Co-founder Bill Gates will focus on the machine's usability and user friendliness, not on processor power or speed

InformationWeek Staff, Contributor

March 4, 2003

3 Min Read

SAN FRANCISCO (AP) -- Microsoft Corp. co-founder Bill Gates hopes to wow a technical conference Tuesday by showing off a prototype of a new personal computer, but he won't spend much time detailing its processor speed, memory, or other hardware and software minutiae.

Instead, he'll point out simple features like how the PC stops playing music when an attached telephone is picked up, or how lights built into the monitor frame alert users to an urgent E-mail or voice mail even with the display dark.

The demonstration will focus on usability and user friendliness--something that has often escaped the computer industry as hardware companies build machines and separate programmers come up with the software to run them.

The prototype machine, code-named Athens, had its hardware and software jointly built by Microsoft and computer giant Hewlett-Packard Co. With a built-in Internet telephone and video camera, it's targeted at businesses and improving worker productivity.

"It's more than just slamming things together," said Steve Kaneko, design director of Microsoft's Windows Hardware Experience Group.

The prototype is to be unveiled at Microsoft's Windows Hardware Engineering Conference, which starts Tuesday in New Orleans. The company also is expected to reveal details of its controversial attempt to bolster security through a combination of hardware and software changes in its next Windows version, code-named Longhorn.

Joe Peterson, general manager of the Windows User Experience Team at Microsoft, said past development in personal computing has suffered because hardware and software makers design their products "in silos."

"We think we can take that innovation and bring it together at a deeper level than we have in the past," he said.

Athens is a continuation of a strategy Microsoft has embarked on in recent months with the development of versions of the Windows XP operating system built specifically to take advantage of hardware in tablet PCs or entertainment center computers.

But Athens, executives say, goes even further, adding seemingly common sense features that have escaped computer manufacturers.

To log onto the machine, the user simply inserts a special plug into the side of the screen and touches a fingerprint reader. The keyboard and mouse are not only wireless but also charge their batteries when docked to the monitor.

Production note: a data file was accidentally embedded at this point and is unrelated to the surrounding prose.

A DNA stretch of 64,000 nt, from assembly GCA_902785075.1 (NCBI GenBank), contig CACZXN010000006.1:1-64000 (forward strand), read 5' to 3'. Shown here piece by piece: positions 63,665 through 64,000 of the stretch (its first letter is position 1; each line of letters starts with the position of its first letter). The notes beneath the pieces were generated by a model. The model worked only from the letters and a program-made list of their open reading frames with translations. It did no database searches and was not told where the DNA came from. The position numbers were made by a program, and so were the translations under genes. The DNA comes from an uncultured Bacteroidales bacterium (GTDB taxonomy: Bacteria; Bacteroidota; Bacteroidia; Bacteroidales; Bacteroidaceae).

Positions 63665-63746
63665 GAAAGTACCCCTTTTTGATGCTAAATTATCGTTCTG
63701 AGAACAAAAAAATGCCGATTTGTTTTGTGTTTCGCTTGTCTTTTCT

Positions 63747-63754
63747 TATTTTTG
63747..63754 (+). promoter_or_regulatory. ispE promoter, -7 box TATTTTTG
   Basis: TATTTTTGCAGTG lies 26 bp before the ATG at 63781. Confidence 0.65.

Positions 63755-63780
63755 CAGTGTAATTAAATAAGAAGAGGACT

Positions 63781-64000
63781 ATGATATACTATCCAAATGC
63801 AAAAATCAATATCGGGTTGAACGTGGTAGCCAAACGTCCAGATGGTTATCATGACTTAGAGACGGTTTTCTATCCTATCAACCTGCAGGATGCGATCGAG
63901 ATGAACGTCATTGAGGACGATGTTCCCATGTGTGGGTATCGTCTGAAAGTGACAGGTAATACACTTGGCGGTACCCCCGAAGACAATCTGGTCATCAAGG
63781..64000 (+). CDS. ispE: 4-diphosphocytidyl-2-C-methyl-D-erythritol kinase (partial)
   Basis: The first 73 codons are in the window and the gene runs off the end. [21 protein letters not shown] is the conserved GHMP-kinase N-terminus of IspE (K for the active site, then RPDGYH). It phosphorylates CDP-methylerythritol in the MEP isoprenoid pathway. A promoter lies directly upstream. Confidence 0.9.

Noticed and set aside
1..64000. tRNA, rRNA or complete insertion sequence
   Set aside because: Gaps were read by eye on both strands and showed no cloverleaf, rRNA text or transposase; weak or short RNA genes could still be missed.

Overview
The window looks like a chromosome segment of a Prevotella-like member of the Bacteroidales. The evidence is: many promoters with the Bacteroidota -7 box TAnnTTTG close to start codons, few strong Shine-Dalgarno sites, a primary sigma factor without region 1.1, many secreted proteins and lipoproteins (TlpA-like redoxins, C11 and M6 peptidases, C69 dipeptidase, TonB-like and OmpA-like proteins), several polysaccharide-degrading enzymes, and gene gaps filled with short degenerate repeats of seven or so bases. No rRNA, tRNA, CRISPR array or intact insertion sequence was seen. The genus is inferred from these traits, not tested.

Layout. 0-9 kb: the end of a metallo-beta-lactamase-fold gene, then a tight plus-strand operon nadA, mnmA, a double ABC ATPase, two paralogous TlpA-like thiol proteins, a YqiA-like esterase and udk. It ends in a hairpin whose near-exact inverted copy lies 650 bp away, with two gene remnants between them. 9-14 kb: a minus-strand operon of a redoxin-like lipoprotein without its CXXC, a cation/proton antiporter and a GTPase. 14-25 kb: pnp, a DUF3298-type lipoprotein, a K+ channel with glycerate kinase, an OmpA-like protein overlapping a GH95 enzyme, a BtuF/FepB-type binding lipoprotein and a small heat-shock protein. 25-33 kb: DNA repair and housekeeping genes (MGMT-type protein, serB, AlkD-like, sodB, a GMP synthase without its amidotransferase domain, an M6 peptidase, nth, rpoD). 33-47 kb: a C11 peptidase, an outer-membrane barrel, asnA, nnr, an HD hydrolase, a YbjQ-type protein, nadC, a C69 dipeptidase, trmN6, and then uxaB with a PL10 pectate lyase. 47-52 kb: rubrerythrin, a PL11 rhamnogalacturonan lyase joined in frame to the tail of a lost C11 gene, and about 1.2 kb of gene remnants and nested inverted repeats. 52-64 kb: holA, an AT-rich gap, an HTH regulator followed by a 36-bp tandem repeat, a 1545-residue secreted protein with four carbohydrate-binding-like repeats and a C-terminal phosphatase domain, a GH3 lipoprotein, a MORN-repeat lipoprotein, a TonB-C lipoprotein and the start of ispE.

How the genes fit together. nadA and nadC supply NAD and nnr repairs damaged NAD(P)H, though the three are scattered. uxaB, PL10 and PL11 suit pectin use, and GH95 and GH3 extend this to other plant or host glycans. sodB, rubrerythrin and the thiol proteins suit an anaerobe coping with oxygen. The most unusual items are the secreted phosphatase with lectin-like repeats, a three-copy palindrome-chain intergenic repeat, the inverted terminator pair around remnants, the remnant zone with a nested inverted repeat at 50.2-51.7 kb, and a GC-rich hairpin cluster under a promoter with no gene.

In the frame around the display, lights indicate whether messages await the user. Those are lit even when the monitor is in screen-saver mode. It would alert users when they first enter their cubicles, Kaneko said.

"We're extending the Windows experience beyond just the screen," he said. "You're starting to see these things move out into the physical environment."

In an improvement that has been built into some computers already, devices most commonly accessed by users--the CD-ROM drive and Universal Serial Bus ports--are built into the display. The central processing unit case, meanwhile, shrinks.

If a user is listening to music and the Internet phone rings, the tunes stop playing when the handset is lifted. The music starts again once the call is complete.

In videoconferencing, the window showing the other party is displayed adjacent the camera, so that the user appears to be looking the other person in the eye.

"It's a small example but a powerful one of software and hardware working together to address a problem that's fundamentally just not right yet," Kaneko said.

As a prototype, Athens won't appear on store shelves, though HP and Microsoft said elements of its design could start appearing in business computers as soon as the end of this year.

Microsoft makes hardware including as Xbox gaming consoles, mice and keyboards and has been working more closely with hardware manufacturers of late. But company executives say they have no plans to become a personal computer maker.

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